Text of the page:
When studying the performance of scaffold designs within their prospective biological environment, the size and distribution of pores have a direct bearing on the proliferation of the embedded cells . In a mechano-biological environment, loads may be transmitted through the material matrix to the embedded cells within the scaffold. Thus it would be reasonable to assume that the structural response of the scaffolds to the loads may also have an influence on cell proliferation [5, 17]. With various materials available for 3D printing and the numerous designs implemented, structural verification of prototypes can be used to optimize the criteria for a selected scaffold design for a particular application . This optimization may be critical in some cases where the design has to be a trade-off between structural support for tissue regeneration and stimulus for cell differentiation or proliferation. The methodology described in this study serves in displaying the value in imaging and image analysis based verification of structural response of scaffolds. The analysis includes registration of the 3D image sets – of non-deformed data to the deformed data. The registration of data was performed to track the deformation of only the surface of the sample which was segmented from the images and the represented as triangular surface meshes. In combination with high resolution image data ((∼25 μm) and relatively large sample sizes (up to 10×10×10 mm, at this resolution), it is possible to image deformations at sub-pore resolutions. The application of digital volume correlation method over image based data is widely studied. Various modifications of this algorithm assist in working with or observing the feature set of interest with higher resulting accuracy .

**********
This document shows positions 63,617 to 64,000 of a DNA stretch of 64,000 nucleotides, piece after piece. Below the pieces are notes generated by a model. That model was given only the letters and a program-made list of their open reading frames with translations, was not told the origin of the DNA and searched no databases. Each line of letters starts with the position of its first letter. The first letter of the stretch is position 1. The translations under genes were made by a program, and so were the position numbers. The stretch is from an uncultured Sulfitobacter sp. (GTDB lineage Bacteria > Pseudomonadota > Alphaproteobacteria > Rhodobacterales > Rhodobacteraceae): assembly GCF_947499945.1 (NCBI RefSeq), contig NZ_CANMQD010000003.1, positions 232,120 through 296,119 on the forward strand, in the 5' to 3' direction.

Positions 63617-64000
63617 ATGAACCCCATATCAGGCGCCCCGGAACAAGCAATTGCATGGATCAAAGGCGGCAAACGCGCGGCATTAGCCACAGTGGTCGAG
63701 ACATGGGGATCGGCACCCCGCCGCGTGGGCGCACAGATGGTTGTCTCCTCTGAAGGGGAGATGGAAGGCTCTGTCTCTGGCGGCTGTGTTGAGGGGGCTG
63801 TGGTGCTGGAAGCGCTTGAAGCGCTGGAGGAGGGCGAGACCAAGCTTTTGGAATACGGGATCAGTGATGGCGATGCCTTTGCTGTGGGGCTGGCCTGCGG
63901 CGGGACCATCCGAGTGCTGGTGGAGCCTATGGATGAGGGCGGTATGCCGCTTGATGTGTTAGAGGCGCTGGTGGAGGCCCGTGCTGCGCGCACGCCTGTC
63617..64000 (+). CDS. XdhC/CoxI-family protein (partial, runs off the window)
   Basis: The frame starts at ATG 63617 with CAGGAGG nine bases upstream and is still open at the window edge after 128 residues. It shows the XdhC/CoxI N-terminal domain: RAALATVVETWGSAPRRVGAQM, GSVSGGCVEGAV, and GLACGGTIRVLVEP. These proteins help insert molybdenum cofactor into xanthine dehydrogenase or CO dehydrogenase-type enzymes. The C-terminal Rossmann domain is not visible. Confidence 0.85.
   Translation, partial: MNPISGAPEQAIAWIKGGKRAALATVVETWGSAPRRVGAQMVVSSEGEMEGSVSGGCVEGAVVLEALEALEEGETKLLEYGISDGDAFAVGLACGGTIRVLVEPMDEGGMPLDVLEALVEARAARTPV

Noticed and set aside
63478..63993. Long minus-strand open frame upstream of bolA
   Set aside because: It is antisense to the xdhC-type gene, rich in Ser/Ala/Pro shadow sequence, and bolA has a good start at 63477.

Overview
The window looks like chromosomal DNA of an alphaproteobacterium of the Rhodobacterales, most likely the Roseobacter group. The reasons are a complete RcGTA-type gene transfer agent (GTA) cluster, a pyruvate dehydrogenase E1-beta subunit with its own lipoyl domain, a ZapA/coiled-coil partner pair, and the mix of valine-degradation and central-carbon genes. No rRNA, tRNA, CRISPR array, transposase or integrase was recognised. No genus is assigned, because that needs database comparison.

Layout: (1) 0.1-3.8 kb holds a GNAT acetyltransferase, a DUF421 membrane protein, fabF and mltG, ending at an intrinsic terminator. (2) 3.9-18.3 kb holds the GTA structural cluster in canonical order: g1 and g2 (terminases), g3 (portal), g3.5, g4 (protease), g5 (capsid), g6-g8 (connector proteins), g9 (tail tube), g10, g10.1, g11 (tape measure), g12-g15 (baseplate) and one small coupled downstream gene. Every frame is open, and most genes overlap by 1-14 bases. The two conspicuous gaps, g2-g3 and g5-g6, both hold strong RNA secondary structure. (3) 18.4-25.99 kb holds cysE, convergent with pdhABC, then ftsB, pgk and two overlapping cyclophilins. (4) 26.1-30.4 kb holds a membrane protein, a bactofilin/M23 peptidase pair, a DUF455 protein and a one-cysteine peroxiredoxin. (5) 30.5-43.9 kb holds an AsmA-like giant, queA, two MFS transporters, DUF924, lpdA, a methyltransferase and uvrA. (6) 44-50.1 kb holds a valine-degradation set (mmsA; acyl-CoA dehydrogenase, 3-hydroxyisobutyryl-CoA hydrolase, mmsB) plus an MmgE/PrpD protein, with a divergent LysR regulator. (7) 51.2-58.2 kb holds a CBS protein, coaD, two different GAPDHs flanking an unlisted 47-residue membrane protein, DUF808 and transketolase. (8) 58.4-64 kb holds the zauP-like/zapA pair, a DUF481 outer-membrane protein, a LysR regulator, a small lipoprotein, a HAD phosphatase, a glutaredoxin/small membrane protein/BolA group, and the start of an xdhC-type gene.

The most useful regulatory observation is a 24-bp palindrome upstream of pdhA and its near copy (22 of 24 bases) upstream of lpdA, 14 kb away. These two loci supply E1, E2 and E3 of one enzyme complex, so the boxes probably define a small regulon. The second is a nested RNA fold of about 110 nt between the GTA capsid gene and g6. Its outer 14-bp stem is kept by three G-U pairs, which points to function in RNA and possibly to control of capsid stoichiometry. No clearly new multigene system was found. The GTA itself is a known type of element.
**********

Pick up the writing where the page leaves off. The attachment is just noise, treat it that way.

However, this initial study also brings to fore issues that will need to be addressed for accurate characterisation of such printed structures. In this study the deformation device was a simple fabrication where movement of the piston was performed by a manual screw setup. This results in loads effecting varied deformation magnitudes in our experiment (0.8±0.1 N), hindering direct comparison of scaffold design based on deformations. This was mitigated in the analysis by calculating these deformations accurately from the high resolution images. In terms of the analysis procedure, the most important factor in accurately extracting features is the registration task. Thus for validation studies, high performance registration methods are called for, which result in residual errors at least lower than the resolution of the imaging (∼25 μm in this study) [8, 10]. In the future, an improved fabrication of the deformation device with force monitoring will be used in a systematic study for scaffold characterisation. Importantly, features reflecting functional performance of scaffolds such as porosity and the corresponding flow characteristics within the structure will need to be studied. However, in its current form, the deformation instrument and the image based analysis provide valuable insight into the mechanical characteristics of the scaffolds.
In conclusion, μCT based imaging with in-situ deformation and subsequent extraction of mechanically relevant features provides a vital tool in validating the design parameters and corroborating the simulated ideal design with the realized product.
The authors wish to express their gratitude to Timo Leinonen and Jussi Rantanen at TAKK (Metal Technology, Tampere Adult Education Centre, Finland) for their help in the fabrication of the compression device. This work was partly supported by the Human Spare Parts project funded by TEKES (Finnish funding agency for innovation).
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Figures and Tables
|Porosity (%)||Pore size (μm)||Surface area (m −1)||Constant (C)||Boundary conditions x, y, z|
|Voltage (kV)||45||Source distance (mm)||55|
|Power (W)||10||Detector distance (mm)||250|
|Time/projection (s)||4||Pixel size (μm)||12.24|
|Camera binning||2||Field of view (mm)||12.25|